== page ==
Nevertheless, almost all the respondents are positive that they have a great potential to implement advantageous changes.
This means that in most cases, people are ready to go further and adapt to the new; however, what they really need is to feel that the organization is prepared for innovations as well.
Do not neglect the importance of the organizational culture. Transformation programs should take into consideration the corporate culture and accepted blueprints of behavior at each level. It is a widespread mistake to address cultural issues either too late or never. However, if you ignore the presence and significance of this factor, you may fail to predict the employees’ readiness to change. It will bring about inevitable conflicts because of the disagreement with the corporate vision. Sometimes, cultural analysis is required for finding flaws in the organizational structure that should be eliminated before starting to implement any change projects (Burke, 2013). If we look at the survey results, it becomes evident that app. 46% of the workers find that the culture of the organization hinders innovations.
Do not strive for the entire elimination of the traditional strategies and methods. It seems obvious that new technologies are better than the old ones. If a new machine manages to produce more items for a shorter period of time bringing down the occurrence of errors and failures to the possible minimum, it is expected to improve the workflow. Nevertheless, the reality is much more complex. If the organization does not have qualified staff to deal with the new equipment and cannot provide the necessary education in a short period of time, the equipment is likely to bring more expenses than profit. Moreover, it often happens that people are not against technological changes – they are more afraid of social alterations in their relationships (Hayes, 2014). That is why traditional methods should not be totally rejected as they ensure a sense of stability. App. 47% of the respondents stated that sometimes their leaders rush too much with innovations when older methods should be preserved.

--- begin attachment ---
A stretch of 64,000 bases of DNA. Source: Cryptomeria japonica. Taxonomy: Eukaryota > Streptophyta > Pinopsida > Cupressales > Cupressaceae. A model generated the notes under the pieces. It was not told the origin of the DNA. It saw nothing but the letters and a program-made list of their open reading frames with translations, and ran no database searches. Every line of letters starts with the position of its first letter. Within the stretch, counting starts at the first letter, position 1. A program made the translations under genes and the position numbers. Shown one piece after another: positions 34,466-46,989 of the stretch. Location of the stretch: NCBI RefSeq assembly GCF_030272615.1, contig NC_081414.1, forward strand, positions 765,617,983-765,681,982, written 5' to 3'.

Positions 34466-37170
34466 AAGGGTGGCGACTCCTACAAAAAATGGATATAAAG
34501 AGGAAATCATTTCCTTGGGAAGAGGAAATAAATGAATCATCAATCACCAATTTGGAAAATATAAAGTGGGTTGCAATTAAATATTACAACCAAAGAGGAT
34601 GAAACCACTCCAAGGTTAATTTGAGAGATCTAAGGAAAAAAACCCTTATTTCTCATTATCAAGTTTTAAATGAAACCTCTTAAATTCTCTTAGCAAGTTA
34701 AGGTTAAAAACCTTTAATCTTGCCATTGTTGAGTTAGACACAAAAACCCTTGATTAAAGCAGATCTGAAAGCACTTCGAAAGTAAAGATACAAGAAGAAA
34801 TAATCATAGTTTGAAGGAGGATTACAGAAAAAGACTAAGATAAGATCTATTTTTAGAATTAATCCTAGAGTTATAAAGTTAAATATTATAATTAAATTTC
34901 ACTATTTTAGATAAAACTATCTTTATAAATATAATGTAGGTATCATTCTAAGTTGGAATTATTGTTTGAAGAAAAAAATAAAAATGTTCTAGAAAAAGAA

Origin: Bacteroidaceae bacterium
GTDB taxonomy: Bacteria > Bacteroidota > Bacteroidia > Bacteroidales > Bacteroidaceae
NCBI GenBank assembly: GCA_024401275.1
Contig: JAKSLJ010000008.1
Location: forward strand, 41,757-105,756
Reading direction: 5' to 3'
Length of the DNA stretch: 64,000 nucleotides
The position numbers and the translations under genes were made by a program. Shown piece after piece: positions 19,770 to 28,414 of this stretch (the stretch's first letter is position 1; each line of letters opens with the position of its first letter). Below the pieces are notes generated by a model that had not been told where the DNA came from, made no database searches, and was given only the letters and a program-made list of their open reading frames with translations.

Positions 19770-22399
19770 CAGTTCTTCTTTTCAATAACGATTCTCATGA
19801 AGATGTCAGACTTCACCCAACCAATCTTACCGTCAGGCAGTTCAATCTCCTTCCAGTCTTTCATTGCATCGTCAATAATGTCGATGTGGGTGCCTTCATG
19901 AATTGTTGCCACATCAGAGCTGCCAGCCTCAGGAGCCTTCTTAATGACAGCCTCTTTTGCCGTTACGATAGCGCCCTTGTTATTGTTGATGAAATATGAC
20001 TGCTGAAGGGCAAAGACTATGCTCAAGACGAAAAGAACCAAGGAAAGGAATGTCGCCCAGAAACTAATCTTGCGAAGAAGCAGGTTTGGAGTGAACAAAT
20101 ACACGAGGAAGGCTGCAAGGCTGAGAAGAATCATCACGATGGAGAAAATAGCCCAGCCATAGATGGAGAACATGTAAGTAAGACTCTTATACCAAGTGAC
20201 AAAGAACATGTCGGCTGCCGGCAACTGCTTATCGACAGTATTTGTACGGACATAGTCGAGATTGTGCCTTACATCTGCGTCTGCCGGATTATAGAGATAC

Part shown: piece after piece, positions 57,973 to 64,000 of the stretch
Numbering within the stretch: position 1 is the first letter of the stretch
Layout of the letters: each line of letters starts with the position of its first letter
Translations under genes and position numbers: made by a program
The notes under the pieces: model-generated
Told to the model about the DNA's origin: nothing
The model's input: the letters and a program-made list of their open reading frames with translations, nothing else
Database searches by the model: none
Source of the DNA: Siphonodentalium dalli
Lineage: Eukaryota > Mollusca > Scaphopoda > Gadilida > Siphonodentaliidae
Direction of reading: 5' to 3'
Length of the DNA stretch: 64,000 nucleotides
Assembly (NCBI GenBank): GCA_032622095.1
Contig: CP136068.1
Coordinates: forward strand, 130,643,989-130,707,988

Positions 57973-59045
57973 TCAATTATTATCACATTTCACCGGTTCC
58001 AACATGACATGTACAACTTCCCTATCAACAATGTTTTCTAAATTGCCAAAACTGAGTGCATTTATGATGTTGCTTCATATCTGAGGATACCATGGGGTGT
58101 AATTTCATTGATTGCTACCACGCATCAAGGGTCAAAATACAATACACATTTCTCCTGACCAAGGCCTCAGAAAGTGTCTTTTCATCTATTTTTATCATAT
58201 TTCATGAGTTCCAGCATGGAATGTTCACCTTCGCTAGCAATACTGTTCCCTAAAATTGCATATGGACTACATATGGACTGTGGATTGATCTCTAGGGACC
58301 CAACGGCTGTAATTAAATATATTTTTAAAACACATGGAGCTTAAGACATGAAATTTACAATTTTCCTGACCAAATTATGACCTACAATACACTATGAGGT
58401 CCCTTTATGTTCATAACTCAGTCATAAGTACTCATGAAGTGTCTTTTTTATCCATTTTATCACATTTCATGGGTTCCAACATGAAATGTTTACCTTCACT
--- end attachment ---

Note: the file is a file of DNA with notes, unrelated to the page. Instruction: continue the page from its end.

Benn, S., Dunphy, D., & Griffiths, A. (2014). Organizational change for corporate sustainability. Abingdon-on-Thames, UK: Routledge.
Burke, W. W. (2013). Organization change: Theory and practice. Thousand Oaks, CA: Sage Publications.
Carter, L., Ulrich, D., & Goldsmith, M. (2012). Best practices in leadership development and organization change: How the best companies ensure meaningful change and sustainable leadership (Vol. 18). Hoboken, NJ: John Wiley & Sons.
Cummings, T. G., & Worley, C. G. (2014). Organization development and change. Boston, MA: Cengage learning.
Hayes, J. (2014). The theory and practice of change management. Basingstoke, UK: Palgrave Macmillan.
Vakola, M., Armenakis, A., & Oreg, S. (2013). Reactions to organizational change from an individual differences perspective: A review of empirical research. The Psychology of Organizational Change: Viewing Change from the Employee’s Perspective, 5(2), 95-122.